It coulda/shoulda/woulda been 45-0 or worse, and that's the good part. The Patriots are getting better week by week and yet they still have an astounding capacity for growth at a point in the season when it will bear the most fruit. They are now starting to think there is really some kind of a prize for them to eye, and neither the Colts nor any other team in the league knows what they know.

They are the three-time champion New England Patriots. You can't put a price tag on that, and you can't put any limit on what they can accomplish.

''We have been there," said defensive lineman Richard Seymour. ''We've done it before. We know how to do it."

The front seven is really bringing it now. They produced seven sacks yesterday, one a delectable Mike Vrabel blindside sack/Willie McGinest fumble recovery that led to a crushing touchdown with 27 seconds left in the half. It was effectively over, anyway, but 21-0 made it absolutely impossible to come back for a Tampa Bay team that would account for an embarrassing 138 yards in total offense.

Seymour, Vince Wilfork, and Ty Warren are doing the job up front, and, as for McGinest, Vrabel, Tedy Bruschi, and the rampaging Rosevelt Colvin, ooh, la, la, mon ami.

''They [linebackers] have been our most consistent unit all year, and they did it again today," said Coach Bill. ''They have done a good job rushing the passer and generally tackling. I mean those guys showed up on a lot of plays, knocked some balls loose, made some negative [yardage] plays. It was a real productive effort by that group."

And the maligned secondary is getting better, too. Exhibit A is rookie cornerback Ellis Hobbs, who is growing up before our eyes, and who yesterday drew raves from Bruschi, a hard marker.

Yes, the offense was a bit spotty. Brady and his receivers carried the load, and they got help from a fortuitous roughing-the-punter penalty that prolonged one scoring drive, as well as the aforementioned sack/fumble that led to another score. Josh Miller did punt six times, which is about three too many. But Brady didn't throw any picks, and the team was a coach-pleasing 4 for 4 in the red zone, all of them TDs. This was a day it was perfectly acceptable to say, ''Adam Who?"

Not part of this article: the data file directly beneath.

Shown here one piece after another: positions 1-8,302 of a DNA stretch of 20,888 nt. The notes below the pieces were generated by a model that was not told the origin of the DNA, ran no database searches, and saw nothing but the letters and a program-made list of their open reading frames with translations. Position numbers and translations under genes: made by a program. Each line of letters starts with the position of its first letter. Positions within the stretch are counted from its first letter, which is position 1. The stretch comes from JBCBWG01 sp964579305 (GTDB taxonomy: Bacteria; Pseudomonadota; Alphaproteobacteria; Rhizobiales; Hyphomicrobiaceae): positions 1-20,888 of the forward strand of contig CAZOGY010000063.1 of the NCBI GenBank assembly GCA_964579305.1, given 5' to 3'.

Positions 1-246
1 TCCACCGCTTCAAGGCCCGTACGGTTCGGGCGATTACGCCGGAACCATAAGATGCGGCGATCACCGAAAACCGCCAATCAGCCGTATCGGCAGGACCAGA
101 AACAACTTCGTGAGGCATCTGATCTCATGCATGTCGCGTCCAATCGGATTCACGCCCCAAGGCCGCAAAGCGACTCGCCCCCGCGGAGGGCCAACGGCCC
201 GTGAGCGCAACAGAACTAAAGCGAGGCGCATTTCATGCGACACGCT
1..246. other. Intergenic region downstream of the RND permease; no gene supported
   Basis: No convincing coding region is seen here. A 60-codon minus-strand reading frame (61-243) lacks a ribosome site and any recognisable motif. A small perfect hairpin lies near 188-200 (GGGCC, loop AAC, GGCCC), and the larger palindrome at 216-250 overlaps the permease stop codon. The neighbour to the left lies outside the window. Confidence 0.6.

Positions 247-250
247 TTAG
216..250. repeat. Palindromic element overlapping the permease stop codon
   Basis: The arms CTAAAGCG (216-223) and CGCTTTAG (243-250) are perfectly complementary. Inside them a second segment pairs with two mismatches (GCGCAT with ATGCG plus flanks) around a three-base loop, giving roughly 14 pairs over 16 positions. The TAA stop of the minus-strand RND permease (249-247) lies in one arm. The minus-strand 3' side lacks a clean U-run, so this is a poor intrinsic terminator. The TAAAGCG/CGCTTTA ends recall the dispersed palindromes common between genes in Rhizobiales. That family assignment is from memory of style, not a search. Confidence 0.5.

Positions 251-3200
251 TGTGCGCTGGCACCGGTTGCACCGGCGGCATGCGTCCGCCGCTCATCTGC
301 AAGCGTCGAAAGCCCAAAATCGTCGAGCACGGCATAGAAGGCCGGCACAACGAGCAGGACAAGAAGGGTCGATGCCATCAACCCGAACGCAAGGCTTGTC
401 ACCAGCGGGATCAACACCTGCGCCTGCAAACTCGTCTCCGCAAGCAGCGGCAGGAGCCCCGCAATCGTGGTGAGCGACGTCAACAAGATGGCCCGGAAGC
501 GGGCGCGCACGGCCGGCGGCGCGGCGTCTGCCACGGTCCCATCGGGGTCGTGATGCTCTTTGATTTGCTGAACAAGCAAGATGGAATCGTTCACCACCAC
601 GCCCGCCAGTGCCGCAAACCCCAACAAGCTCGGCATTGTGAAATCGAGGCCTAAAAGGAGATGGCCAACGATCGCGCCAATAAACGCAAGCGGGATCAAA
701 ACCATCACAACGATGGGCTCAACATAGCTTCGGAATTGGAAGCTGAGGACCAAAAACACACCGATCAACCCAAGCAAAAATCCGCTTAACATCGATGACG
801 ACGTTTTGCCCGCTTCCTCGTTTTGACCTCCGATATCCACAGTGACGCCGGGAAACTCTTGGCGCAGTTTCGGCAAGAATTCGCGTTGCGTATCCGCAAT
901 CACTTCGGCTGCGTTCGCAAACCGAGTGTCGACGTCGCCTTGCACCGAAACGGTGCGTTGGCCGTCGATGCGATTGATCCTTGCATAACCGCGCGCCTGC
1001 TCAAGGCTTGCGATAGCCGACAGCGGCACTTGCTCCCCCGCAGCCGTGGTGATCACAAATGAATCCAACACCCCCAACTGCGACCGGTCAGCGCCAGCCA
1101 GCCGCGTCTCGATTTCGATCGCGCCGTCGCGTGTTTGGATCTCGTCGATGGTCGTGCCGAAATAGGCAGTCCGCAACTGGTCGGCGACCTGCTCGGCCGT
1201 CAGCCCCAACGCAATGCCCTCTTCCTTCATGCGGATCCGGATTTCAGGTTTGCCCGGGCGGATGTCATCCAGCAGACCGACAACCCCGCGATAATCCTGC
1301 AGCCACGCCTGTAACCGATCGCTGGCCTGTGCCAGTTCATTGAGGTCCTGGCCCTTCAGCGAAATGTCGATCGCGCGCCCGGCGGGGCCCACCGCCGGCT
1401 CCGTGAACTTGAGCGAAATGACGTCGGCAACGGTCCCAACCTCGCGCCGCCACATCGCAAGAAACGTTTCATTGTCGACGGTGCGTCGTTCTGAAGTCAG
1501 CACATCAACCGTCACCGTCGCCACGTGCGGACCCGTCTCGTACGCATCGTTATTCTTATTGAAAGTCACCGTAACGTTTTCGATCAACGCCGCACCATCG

The Patriots you know and love are back. The storm is over and they have survived, and if you don't believe me, ask Tampa Bay coach Jon Gruden, the only man other than Belichick to get the Super Bowl Gatorade treatment in the past four years.

''Who doubts them?" he inquired. ''Right now, the people that doubt them, let's put their names in the newspaper so New England knows who they are. I don't know how you doubt them. They have the best quarterback in the league, the coach is a great coach, and they are a veteran-laden team. They are a handful. That is my opinion."

These guys know how to get wherever they are destined to go, and the first thing they do is ignore both the idolatrous fans and the panting press, because we always tend to get ahead of the story. We can fantasize about them playing the Colts in January and perhaps giving them the what-for, but they know the only way that will be remotely possible is if they follow the blueprint that has brought them the first three titles. They're definitely getting better, but they're not ready for the Colts in the Dome -- yet.

''I believe New York is next, right?" said Bruschi. ''Tell the fans to focus on the Jets."

Good advice. Focus on the Jets. But you now officially have my permission to dream. These are the three-time champion New England Patriots and they are now giving you something to look forward to in January.

Enjoy the ride. If football is truly your game, these are the Good Old Days.

Bob Ryan is a Globe columnist. His e-mail address is